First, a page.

Dads call for suicide prevention at school after daughters’ tragic deaths

Credit: Creative Commons

By Lauren Barcley

With this week marking Children’s Mental Health Week, there is perhaps no better time to highlight the change needed within our education systems around mental health.

This is exactly what Mike Palmer, a dad from Manchester, is doing.

Mike, alongside fellow dads Andy Airey and Tim Owen, previously embarked on a 300-mile walk, raising almost a million pounds for young suicide prevention charity, Papyrus.

Their walk attracted a lot of attention and earned them donations from celebrities such as Nicole Kidman and Daniel Craig.

Known to us as the 3 Dads Walking, Palmer, Airey and Owen met after they each tragically lost a daughter to suicide, birthing determination to make a change.

This week, they continued their journey, this time not walking, but meeting with Minister of State for Care and Mental Health, Gillian Keegan.

With Papyrus reporting that suicide is the biggest cause of death among under 35s, Mike and the dads believe more education around the topic is needed within schools.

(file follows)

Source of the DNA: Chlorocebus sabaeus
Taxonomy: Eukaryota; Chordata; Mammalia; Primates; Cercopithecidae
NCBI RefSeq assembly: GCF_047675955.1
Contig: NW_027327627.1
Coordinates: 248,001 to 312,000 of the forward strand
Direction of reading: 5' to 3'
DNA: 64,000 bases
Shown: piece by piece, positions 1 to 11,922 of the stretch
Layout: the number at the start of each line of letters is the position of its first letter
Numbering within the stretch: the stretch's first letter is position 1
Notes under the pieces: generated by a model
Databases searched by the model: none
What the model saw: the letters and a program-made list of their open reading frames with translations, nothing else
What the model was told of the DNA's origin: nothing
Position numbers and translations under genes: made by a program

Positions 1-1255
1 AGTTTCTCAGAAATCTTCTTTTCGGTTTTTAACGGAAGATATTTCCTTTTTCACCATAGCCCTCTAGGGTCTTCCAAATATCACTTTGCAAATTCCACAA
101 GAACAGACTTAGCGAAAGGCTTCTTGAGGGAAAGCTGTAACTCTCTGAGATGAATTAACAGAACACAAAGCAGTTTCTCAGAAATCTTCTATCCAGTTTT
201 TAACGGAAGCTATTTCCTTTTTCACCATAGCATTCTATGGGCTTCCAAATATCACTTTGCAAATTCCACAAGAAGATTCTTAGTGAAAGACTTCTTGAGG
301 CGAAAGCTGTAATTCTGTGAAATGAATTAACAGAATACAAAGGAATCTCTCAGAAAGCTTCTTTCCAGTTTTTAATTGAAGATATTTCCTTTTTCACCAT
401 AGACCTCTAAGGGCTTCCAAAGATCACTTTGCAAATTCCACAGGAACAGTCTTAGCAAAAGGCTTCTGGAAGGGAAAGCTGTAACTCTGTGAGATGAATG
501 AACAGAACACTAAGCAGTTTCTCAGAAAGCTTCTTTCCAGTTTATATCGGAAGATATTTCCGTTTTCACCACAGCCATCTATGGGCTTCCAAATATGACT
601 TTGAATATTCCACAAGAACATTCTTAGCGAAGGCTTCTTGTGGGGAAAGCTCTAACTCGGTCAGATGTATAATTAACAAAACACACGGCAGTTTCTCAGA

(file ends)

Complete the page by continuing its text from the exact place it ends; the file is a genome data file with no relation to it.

“Everyday we walked we were joined by suicide-bereaved parents,” said Mike. “They shared their stories of loss, grief and unimaginable pain. Every story was crushingly sad. Every story was different. But most shared a common element – little support for young people for their mental health and wellbeing during their education.”

Hearing the same lack of support from bereaved family’s day after day, the dads decided they wanted to do more.

And so, upon returning from their walk, they wrote a letter to the Prime Minister, asking him to ensure the subjects of mental health and suicide prevention are added to personal, social, health and economic (PSHE) education.

This led to their meeting with Mental Health Minister Gillian Keegan.

Mike said: “We discussed bringing suicide onto the curriculum in a far more robust way. Gillian Keegan was very receptive. It was a very very positive meeting.

“Obviously it is only a start. We are very pleased with the outcome. Discussions will go on, and we are hoping to get another meeting very soon.”

HOPELINEUK, run by Papyrus, is a confidential support and advice service for children and young people under the age of 35 who are experiencing thoughts of suicide, or anyone concerned that a young person could be thinking about suicide.

If you are having thoughts of suicide or are concerned for a young person who might be you can contact HOPELINEUK for confidential support and practical advice.

You can call 0800 068 4141 or text 07860 039 967. Lines are open from 9am to midnight daily.

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